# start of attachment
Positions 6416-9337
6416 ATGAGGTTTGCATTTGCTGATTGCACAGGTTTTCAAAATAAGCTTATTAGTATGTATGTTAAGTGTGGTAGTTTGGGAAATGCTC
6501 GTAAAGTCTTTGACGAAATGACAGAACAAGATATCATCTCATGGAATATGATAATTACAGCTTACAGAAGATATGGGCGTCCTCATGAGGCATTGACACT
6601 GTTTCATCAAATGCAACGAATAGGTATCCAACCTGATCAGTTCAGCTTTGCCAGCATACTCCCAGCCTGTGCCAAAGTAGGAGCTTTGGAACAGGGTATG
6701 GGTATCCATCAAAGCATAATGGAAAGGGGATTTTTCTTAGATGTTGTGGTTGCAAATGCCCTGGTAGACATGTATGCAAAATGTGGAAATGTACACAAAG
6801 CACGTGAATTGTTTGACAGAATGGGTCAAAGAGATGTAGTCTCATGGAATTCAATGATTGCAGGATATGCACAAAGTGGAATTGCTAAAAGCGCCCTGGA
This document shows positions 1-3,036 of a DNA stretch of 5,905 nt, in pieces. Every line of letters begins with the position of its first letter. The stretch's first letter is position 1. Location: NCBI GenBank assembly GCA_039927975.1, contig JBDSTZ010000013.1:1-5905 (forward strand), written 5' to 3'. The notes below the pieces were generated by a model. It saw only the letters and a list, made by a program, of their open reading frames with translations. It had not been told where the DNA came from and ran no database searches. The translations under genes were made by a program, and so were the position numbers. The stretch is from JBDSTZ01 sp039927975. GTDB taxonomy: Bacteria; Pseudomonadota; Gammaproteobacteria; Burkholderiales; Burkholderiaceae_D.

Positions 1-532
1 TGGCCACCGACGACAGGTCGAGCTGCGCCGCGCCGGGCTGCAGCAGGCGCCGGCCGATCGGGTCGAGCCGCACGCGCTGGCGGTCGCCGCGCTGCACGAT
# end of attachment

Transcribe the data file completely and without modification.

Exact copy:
Positions 6416-9337
6416 ATGAGGTTTGCATTTGCTGATTGCACAGGTTTTCAAAATAAGCTTATTAGTATGTATGTTAAGTGTGGTAGTTTGGGAAATGCTC
6501 GTAAAGTCTTTGACGAAATGACAGAACAAGATATCATCTCATGGAATATGATAATTACAGCTTACAGAAGATATGGGCGTCCTCATGAGGCATTGACACT
6601 GTTTCATCAAATGCAACGAATAGGTATCCAACCTGATCAGTTCAGCTTTGCCAGCATACTCCCAGCCTGTGCCAAAGTAGGAGCTTTGGAACAGGGTATG
6701 GGTATCCATCAAAGCATAATGGAAAGGGGATTTTTCTTAGATGTTGTGGTTGCAAATGCCCTGGTAGACATGTATGCAAAATGTGGAAATGTACACAAAG
6801 CACGTGAATTGTTTGACAGAATGGGTCAAAGAGATGTAGTCTCATGGAATTCAATGATTGCAGGATATGCACAAAGTGGAATTGCTAAAAGCGCCCTGGA
This document shows positions 1-3,036 of a DNA stretch of 5,905 nt, in pieces. Every line of letters begins with the position of its first letter. The stretch's first letter is position 1. Location: NCBI GenBank assembly GCA_039927975.1, contig JBDSTZ010000013.1:1-5905 (forward strand), written 5' to 3'. The notes below the pieces were generated by a model. It saw only the letters and a list, made by a program, of their open reading frames with translations. It had not been told where the DNA came from and ran no database searches. The translations under genes were made by a program, and so were the position numbers. The stretch is from JBDSTZ01 sp039927975. GTDB taxonomy: Bacteria; Pseudomonadota; Gammaproteobacteria; Burkholderiales; Burkholderiaceae_D.

Positions 1-532
1 TGGCCACCGACGACAGGTCGAGCTGCGCCGCGCCGGGCTGCAGCAGGCGCCGGCCGATCGGGTCGAGCCGCACGCGCTGGCGGTCGCCGCGCTGCACGAT